STEINER t1. EPPINGER.
STEINER et.al. v. EPPINGER et at. (Circuit Court of Appeals, Fifth Circuit.
April 10, 1894:.)
WITNESS-COMPETING-TRANSACTIONS WITH DECEDENT.
In an action against executors for advances made to their testator on goods consigned to plaintiffs and for charges paid thereon, plaintiff testi· fied as to his efforts to sell the goods, the prices he obtained, and the cor· rectness of the charges made. Held, that this was not within the rule (Rev. St. § 858) excluding testimony as to statements by and transactions with a deceased person.
The admission of testimony as to what was the witness' "understanding" of a certain transaction is harmless error where other conclusive evidence in the case shows that this understanding was correct.
A judgment will not be reversed for the admission of incompetent testimony on unimportant points, or of irrelevant evidence, unless there Is rea· son to believe that injustice has been caused thereby.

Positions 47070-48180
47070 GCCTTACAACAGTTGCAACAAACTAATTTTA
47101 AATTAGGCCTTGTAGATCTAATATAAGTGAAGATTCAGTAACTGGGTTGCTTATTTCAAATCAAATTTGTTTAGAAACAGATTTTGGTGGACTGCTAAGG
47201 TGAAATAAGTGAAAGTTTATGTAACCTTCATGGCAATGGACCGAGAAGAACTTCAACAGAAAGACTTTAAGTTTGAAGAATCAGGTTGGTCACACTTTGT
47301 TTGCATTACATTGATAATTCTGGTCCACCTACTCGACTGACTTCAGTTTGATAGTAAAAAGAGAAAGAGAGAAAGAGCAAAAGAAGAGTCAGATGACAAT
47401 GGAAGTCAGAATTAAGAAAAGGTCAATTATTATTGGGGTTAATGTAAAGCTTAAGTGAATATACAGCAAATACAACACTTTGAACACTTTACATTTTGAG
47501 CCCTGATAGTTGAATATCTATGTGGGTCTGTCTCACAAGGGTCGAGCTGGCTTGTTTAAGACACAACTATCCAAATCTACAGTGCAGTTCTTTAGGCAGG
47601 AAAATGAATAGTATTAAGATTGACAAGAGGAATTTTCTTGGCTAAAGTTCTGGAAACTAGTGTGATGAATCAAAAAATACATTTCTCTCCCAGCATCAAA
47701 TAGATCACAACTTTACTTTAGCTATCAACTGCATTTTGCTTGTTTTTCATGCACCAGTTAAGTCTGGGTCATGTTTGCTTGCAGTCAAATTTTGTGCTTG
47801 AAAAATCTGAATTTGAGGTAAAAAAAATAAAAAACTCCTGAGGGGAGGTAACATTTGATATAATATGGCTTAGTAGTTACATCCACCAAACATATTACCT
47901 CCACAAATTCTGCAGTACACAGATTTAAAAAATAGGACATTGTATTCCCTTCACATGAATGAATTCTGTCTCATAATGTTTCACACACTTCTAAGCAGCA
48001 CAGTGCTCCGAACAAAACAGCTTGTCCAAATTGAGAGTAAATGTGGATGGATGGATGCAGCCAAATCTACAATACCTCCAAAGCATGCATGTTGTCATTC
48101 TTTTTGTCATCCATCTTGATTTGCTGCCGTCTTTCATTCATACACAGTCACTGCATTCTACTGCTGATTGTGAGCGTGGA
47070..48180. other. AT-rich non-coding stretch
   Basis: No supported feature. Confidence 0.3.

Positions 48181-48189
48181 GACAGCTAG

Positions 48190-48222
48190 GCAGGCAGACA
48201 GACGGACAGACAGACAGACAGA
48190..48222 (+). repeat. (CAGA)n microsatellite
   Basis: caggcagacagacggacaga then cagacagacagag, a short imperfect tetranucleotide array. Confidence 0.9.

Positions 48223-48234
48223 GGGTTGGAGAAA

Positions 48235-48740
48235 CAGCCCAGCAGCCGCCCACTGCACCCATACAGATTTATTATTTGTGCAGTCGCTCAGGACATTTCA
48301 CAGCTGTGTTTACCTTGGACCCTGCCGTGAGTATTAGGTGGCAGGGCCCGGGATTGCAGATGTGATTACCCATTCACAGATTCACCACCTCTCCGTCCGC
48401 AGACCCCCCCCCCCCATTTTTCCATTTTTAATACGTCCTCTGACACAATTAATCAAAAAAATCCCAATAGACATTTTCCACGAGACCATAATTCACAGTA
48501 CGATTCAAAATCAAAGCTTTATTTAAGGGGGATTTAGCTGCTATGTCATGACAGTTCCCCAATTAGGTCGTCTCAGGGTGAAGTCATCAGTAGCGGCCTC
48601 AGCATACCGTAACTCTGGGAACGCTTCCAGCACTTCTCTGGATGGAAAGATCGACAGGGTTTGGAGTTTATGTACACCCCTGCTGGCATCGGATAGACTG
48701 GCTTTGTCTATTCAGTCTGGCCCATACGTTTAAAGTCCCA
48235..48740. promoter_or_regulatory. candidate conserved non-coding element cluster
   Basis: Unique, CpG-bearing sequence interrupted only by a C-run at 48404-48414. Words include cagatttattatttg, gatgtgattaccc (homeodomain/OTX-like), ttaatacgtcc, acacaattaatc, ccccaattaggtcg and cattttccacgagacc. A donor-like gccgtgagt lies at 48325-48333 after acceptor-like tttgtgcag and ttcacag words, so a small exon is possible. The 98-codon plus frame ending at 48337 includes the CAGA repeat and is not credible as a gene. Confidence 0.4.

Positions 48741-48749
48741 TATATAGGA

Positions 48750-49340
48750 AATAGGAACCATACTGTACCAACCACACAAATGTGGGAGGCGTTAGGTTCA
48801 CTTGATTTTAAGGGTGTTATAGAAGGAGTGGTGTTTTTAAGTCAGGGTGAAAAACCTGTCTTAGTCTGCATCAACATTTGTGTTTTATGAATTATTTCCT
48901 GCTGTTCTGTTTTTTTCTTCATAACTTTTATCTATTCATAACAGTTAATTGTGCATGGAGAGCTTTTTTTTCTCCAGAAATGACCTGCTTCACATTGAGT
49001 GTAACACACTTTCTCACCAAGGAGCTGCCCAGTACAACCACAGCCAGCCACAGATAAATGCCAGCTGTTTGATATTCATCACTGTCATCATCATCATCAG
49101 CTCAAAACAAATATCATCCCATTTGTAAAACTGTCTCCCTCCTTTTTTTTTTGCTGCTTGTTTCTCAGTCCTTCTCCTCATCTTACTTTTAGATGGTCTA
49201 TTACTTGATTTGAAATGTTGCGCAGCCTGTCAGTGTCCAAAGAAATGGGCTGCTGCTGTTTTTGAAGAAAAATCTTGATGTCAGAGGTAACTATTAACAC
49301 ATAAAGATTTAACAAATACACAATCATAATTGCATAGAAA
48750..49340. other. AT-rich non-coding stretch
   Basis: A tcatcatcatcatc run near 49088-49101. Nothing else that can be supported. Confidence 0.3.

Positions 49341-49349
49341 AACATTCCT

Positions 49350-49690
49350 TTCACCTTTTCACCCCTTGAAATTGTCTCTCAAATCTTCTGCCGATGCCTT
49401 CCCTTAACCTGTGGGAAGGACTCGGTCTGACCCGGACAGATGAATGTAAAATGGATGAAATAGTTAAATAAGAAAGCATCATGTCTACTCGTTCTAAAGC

In Error to the Circuit Court of the United States for the Middle District of Alabama. This was an action by Eppinger & Russell against J. M. Steiner and others, as executors of Joseph Steiner, in which plaintiffs had judgment, and defendants bring error. H. C. Tompkins and J. C. Richardson, for plaintiffs in error. Thos. H. Watts and Roquemore & White, for defendants in error. Before PARDEE and McCORMICK, Circuit Judges. McCORIDCK, Circuit Judge. On the 18th April, 1890, this action of assumpsit was instituted. It claimed of the defendants, by the common counts of debt, money loaned, account stated, and money paid for and at request, etc., the sum of $4,735.24. This claim is made up of $4,000, advanced defendants' testator August 24, 1886; $715.47, excess of charges over proceeds of sales of cedar realized August 3, 1888; and $425.27, balance of interest account to August 3, 1888,-less $405.50, proceeds sale of cedar due October 12, 1886. The plaintiffs in error (defendants below) presented 16 elabomte pleas to the action. All the exceptions taken and saved in the circuit court are brought up in a single bill of exceptions. Economy of time and space, by numerous cross references, is exercised in its construction. ·With these savings it covers 239 pages of the printed record. According to our understanding of these cross references, the plaintiffs in error made and saved 1,269 exceptions to the rulings of the circuit court on the introduction of testimony, and 16 exceptions to the charges given or refused. Much the greater part of these were renewals of 30 grounds of objection early made to the introduction of evidence offered by the plaintiffs below, each of which each time presented challenged consid· eration and judgment, and, being brought up, is presented to us for review. Their assignment of errors covers 12 pages of the